The Early Upper paleolithic deposit of Mughr el-Hamamah (Jordan): Archaeobotanical taphonomy and site formation processes

Mónica Alonso-Eguiluz, Michael B. Toffolo, Chantel E. White, Eleni Asouti, Elisabetta Boaretto, Liv Nilsson Stutz, Aaron Stutz, Rosa María Albert

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With a rich, well-dated Early Upper Palaeolithic layer, the Mughr el-Hamamah cave site is key for understanding the Middle-Upper Palaeolithic transition in the Levant. The archaeological deposit consists of two units. Layer A resulted from pastoral activities during the 20th century and Layer B dated between 44.5 and 40.0 ky BP. During Layer A's formation, shepherds disturbed Layer B, redepositing Early Upper Palaeolithic sediments and lithic artefacts in Layer A matrix. Activity from Layer A's formation also resulted in spatially patchy percolation and bioturbation, leaving microarchaeological traces such as dung spherulites in some areas in Layer B. In contrast, contemporaneous chemical diagenetic processes from Layer B's primary formation caused spatially uneven post-depositional dissolution of animal bone. In this article we present a multi-proxy microarchaeological approach to investigate the post-depositional processes in Layer B, focussing on possible impacts on the plant archaeological record. The identification of intrusive spherulites from shepherds’ activities define the limits of disturbance in Layer B. Micromorphological analyses have identified four intact micro-facies in Layer B, representing an interplay of natural and anthropogenic factors. Micromorphological details in bedded combustion features favour the interpretation that associated phytoliths represent fuel traces. Dicot fruit phytoliths occur in the western area of the cave, where well-preserved charred wood and seeds were also found. Grass-diagnostic phytoliths correspond to C3 and C4 taxa, indicating an overall humid environment with dry spells. Microarchaeological analysis identifies traces of both bedded and dispersed hearth materials, mixed with variable plant resources for food, fuel, and possibly other uses. This strengthens the interpretation of Mughr el-Hamamah Layer B as a dense, complicated palimpsest of recurring activities, formed over many millennia.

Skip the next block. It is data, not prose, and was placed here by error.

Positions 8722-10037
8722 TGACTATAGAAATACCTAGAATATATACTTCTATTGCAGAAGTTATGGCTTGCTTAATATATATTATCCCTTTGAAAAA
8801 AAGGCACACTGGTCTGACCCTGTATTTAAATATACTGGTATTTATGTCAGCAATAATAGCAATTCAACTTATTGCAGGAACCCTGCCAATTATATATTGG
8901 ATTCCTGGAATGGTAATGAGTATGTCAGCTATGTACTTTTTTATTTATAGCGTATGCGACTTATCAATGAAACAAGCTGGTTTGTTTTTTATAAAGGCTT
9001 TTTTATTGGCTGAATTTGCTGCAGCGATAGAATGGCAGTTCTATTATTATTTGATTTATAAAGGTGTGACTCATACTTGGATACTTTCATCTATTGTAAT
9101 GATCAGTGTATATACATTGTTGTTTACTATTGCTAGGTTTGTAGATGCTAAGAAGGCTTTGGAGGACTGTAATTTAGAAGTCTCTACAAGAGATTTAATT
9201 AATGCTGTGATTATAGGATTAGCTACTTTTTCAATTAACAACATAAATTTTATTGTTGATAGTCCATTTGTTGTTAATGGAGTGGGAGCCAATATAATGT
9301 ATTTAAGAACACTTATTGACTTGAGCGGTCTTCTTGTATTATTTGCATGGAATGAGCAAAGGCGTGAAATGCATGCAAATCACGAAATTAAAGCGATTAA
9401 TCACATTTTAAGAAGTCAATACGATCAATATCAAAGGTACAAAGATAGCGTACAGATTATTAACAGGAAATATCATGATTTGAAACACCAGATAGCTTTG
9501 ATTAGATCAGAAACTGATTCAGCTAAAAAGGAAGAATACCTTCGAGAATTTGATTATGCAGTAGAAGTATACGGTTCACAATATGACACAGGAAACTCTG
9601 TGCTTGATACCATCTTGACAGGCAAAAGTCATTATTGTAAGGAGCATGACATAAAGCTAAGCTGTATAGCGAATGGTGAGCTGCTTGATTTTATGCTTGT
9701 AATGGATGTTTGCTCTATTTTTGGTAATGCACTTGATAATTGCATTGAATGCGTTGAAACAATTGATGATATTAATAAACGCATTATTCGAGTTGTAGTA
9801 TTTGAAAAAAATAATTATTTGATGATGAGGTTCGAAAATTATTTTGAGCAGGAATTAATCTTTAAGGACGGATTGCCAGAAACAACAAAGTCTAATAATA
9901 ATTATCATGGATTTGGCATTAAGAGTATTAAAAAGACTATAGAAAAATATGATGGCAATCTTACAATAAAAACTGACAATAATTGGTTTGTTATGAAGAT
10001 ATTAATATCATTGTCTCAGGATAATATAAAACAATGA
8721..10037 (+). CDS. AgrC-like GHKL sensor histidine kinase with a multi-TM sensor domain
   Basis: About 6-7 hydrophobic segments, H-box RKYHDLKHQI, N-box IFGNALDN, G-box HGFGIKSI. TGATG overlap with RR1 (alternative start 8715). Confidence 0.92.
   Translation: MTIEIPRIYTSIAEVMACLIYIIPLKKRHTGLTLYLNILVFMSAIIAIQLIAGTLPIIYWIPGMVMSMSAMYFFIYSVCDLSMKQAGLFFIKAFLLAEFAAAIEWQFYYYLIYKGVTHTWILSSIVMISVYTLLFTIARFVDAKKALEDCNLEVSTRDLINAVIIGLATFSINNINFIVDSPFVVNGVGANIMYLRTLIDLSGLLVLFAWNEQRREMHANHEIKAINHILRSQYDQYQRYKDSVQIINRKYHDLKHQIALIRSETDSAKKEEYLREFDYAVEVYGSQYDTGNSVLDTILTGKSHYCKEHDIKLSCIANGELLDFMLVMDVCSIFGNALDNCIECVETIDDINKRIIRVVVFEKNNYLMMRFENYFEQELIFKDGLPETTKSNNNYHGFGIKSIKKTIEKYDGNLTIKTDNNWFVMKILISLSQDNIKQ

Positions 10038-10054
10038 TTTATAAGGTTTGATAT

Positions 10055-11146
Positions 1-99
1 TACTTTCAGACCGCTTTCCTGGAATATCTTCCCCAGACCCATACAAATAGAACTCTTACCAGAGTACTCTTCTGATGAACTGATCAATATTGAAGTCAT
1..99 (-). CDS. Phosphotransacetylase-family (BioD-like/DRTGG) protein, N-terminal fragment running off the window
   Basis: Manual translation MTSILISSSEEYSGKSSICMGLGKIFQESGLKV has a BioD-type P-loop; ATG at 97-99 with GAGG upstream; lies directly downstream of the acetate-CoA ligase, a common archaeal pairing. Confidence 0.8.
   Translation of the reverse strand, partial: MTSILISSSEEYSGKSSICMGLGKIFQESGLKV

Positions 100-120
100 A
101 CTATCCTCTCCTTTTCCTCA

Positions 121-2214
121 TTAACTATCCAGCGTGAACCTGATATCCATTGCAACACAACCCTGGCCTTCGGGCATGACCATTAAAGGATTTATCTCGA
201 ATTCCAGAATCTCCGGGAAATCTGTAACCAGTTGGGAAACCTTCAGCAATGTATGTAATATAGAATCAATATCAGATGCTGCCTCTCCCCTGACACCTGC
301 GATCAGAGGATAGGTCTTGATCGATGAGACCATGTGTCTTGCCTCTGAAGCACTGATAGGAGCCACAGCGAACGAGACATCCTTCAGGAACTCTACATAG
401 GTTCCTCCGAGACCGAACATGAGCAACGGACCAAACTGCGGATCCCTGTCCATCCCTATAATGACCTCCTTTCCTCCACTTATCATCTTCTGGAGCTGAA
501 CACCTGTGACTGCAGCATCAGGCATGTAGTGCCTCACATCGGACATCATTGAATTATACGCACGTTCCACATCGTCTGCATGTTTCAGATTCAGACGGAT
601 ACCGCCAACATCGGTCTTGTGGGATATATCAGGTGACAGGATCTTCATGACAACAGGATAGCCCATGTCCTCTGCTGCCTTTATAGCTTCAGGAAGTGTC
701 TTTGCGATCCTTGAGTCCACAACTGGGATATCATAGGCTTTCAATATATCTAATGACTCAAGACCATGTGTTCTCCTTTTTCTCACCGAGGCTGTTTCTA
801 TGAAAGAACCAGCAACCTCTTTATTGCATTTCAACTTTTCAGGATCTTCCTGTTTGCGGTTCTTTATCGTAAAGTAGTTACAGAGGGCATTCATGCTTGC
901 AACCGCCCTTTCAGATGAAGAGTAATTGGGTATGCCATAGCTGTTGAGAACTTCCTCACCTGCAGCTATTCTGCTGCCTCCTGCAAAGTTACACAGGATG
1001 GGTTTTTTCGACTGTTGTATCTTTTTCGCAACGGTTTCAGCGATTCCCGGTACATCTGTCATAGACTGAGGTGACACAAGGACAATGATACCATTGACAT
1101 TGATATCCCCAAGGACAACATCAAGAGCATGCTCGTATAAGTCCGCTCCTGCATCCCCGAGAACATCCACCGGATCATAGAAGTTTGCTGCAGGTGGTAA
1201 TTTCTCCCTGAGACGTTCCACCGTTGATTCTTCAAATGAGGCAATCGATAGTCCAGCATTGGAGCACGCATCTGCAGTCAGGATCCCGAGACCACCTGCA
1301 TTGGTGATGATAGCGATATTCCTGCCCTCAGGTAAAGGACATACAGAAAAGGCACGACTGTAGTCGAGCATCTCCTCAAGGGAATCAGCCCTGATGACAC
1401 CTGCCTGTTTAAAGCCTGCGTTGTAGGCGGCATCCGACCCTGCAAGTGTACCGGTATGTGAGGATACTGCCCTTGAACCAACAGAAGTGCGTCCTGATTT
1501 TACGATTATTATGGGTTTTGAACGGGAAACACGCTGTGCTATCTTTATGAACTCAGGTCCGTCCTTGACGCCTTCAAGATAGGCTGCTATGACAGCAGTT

Original languageEnglish
Article number104471
JournalJournal of Archaeological Science: Reports
StatePublished - May 2024
Externally publishedYes

Bibliographical note

Publisher Copyright:
© 2024 Elsevier Ltd


The mineralogical composition of the samples analysed in this study reflects the terra rossa sedimentary context of the site. This is supported by the occurrence of clay minerals in the FTIR spectra. The identification of authigenic phosphates, confirms the presence of components originated from the degradation of organic matter. Additionally, wood ashes are also part of the sediments as revealed by the presence of siliceous aggregates and pyrogenic calcite in the FTIR. The excavations and research on of MHM have been supported by Oxford College of Emory University ; a Gregory-Rackley Career Development Award to A. J. Stutz ; NSF High Risk Research in Anthropology Grant ( #1025352 ); the L. S. B. Leakey Foundation; the Wenner-Gren Foundation for Anthropological Research ; the MICRO-PAST project funded by the Spanish Ministry of Science and Innovation to RMA ( PID2020-119773 GB-100 ); 65 backers of the crowdfunded project, “How Did Palaeolithic Hunter-Gatherers Use and Consume Plant Resources in Eurasia” on Experiment (; the Irene Lévi-Sala CARE Foundation; and the American Philosophical Society. We are grateful to the Department of Antiquities of Jordan. MBT is supported by the grant RYC2021-030917-I, funded by MCIN/AEI/10.13039/501100011033 and by the “European Union NextGenerationEU/PRTR”, and wishes to thank Archéosciences Bordeaux for the possibility to use the petrographic microscope to study thin sections at an earlier stage. MAE received support from the Research Foundation-Flanders (FWO) for international mobility (ID K118724).

FundersFunder number
Leakey Foundation
Department of Antiquities of Jordan
Irene Lévi-Sala CARE Foundation
Archéosciences Bordeaux
Wenner-Gren Foundation
New College, University of Oxford
American Philosophical SocietyMCIN/AEI/10.13039/501100011033, RYC2021-030917-I
Ministerio de Ciencia e InnovaciónPID2020-119773 GB-100
National Science Foundation1025352
Fonds Wetenschappelijk OnderzoekK118724


    • Cave archaeology
    • Early Upper Palaeolithic
    • FTIR
    • Micromorphology
    • Phytoliths
    • Post-depositional processes
    • Spherulites


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